Georg Friedrich Haas – Bruckner

Top Brass

Written byBart de Vries


Sinfonieorchester Basel
18 and 19 April 2018

Mike Svoboda, Trombone
Michal Nesterowicz, Conductor

Georg Friedrich Haas - Concert for Trombone and Orchestra
Anton Bruckner - Symphony No. 4

The program of this month’s SOB-concert starts with a brand-new trombone concerto composed by Georg Friedrich Haas (b. Austria, 1953). The concerto, commissioned by SOB and the Donaueschingen Festival, was conceived for the American trombonist and composer Mike Svoboda, who also plays it at its Swiss premiere in Basel. Despite his studies in experimental use of the trombone, the piece only requires the use of its traditional possibilities.

Harmonious opening chords draw the listener immediately into the work. They are charged with an undefined tension; you can’t predict where the music will go but it pulls you in. The introduction of the contrasting harp puts the listener on edge even further. By then you are so absorbed that even when the piece loses its tonality, it will carry you through to the end. It is easy to understand why the concerto received much praise at its world premiere in Donaueschingen in 2016.
The concerto consists of three parts that blend into each other almost seamlessly. After the more harmonious first part follows a passionate and virtuoso middle section. The concerto concludes with a movement that is characterised by microtonal melodies or sequences of very small intervals between the notes.

From Haas we make a big step back in time to Bruckner’s fourth symphony, in which the horn plays a crucial role, and also features the impressive bass tuba. It was composed in 1874 and revised many times. Musicologists have argued long about the authenticity of later versions, some asserting Bruckner’s assistants Löwe and the Schalk brothers made unauthorized changes to the score. However, there is no doubt that the 1878/1880-version on this concert’s program is the fruit of Bruckner’s own developing insights. Compared to the original, the first two movements were drastically reworked and the fast paced third movement was replaced by what is now called the Hunt Scherzo with its well-known cinematographic main theme. Moreover, Bruckner wrote a new fourth movement, named the “Volksfest” that he subsequently substituted again by a movement that leans heavily on the original version.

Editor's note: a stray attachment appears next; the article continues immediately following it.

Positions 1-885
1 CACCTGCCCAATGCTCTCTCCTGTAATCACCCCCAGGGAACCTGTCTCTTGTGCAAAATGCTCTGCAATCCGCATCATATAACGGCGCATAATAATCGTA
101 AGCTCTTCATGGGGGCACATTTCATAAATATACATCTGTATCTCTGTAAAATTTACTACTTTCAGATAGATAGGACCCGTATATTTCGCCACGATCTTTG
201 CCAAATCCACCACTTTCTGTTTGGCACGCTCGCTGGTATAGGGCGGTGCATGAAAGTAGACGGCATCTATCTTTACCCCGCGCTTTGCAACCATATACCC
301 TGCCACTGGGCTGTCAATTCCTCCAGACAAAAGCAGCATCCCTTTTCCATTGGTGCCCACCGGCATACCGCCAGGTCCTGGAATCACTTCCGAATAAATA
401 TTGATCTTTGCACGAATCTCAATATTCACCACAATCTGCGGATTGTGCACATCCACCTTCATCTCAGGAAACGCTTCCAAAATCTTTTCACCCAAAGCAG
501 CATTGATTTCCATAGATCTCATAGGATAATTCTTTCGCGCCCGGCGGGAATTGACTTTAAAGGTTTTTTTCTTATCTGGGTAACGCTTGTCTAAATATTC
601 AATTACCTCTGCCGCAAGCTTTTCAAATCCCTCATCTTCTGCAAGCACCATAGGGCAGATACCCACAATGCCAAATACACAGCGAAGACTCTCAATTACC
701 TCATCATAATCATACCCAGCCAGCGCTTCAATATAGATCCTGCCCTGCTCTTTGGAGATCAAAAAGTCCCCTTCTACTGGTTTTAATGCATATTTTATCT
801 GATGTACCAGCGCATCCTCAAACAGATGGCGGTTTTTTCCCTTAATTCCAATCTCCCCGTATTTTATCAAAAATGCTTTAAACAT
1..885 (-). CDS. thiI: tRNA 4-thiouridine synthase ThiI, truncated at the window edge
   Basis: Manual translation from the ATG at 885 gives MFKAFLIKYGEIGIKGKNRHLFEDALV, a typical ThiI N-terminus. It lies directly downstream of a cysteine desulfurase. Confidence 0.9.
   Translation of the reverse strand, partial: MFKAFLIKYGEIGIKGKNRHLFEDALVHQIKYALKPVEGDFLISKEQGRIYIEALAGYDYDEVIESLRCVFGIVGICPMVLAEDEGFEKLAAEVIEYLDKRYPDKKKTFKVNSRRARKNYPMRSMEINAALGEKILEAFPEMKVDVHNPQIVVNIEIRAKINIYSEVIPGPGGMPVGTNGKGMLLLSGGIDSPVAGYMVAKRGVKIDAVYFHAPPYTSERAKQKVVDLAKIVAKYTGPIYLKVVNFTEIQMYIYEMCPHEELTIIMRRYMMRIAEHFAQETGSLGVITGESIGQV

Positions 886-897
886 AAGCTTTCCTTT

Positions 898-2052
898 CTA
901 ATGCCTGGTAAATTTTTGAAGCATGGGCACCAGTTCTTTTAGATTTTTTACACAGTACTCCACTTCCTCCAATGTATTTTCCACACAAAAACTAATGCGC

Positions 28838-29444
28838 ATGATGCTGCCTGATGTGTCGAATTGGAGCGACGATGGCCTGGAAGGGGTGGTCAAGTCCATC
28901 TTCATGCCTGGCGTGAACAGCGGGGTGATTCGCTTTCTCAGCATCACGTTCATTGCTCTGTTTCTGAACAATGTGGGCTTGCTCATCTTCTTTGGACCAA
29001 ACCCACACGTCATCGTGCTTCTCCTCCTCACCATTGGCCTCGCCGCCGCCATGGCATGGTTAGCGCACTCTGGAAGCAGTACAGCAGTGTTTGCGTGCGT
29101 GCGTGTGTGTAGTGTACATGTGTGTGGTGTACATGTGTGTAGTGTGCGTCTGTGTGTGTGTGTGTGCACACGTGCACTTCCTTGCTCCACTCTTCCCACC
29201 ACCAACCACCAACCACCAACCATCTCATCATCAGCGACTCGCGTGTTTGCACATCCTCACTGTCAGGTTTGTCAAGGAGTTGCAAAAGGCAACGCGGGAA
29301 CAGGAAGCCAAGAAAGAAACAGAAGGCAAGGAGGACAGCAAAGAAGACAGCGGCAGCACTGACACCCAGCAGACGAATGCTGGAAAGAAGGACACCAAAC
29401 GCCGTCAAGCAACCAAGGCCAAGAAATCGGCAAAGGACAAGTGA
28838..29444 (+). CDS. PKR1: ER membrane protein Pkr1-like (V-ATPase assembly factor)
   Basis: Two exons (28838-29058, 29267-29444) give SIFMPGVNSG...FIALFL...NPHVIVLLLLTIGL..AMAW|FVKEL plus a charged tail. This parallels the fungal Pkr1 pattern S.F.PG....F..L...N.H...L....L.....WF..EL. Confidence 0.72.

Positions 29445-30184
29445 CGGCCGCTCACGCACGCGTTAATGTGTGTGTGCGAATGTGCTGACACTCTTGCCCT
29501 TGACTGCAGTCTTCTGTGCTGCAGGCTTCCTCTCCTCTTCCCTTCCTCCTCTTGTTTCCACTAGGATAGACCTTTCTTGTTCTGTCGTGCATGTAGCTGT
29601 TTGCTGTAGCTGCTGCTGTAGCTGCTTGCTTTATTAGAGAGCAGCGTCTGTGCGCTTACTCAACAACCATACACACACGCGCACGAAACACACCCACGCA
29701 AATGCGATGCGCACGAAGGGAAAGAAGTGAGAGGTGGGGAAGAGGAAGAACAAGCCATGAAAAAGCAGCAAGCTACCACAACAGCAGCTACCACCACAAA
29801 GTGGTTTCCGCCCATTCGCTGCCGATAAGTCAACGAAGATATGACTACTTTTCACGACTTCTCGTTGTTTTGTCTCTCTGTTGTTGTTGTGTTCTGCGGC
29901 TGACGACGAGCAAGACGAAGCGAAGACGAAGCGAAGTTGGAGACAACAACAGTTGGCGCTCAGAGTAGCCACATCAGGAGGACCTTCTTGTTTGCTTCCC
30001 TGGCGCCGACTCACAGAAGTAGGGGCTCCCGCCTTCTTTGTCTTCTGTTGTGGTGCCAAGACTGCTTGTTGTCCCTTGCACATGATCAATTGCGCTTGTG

In stark contrast to Bruckner’s earlier symphonies the fourth was greeted enthusiastically at its premiere in Vienna in 1881. (The first version of 1874 wasn’t publicly played until 1975!) The symphony’s epithet the “Romantic” was probably given by the composer himself and the title refers to its expansive form – its length is more than an hour -, and to the evocative musical depiction of scenes such the daybreak at a castle (note the opening theme of the first movement in the horns), a romantic medieval rendezvouz (note the beautiful songlike opening melody of the cellos in the second movement) and a group of hunters (note the horns again, yet as hunting horns in the third movement).
Contrary to the first three movements, the colossal last one doesn’t have any program. Instead it recaptures material from previous movements, in particular the opening theme. When the symphony draws to a close, the horns return with their daybreak theme; this time it isn’t just the solo hornist, but the entire section against the climactic backdrop of the full orchestra.

For brass buffs the sixth concert of the season may also be its climax.

These English program notes have been published in the magazine (No. 6, 2017/2018) of the Sinfonieorchester Basel.

Photo credit: Michael Fritschi


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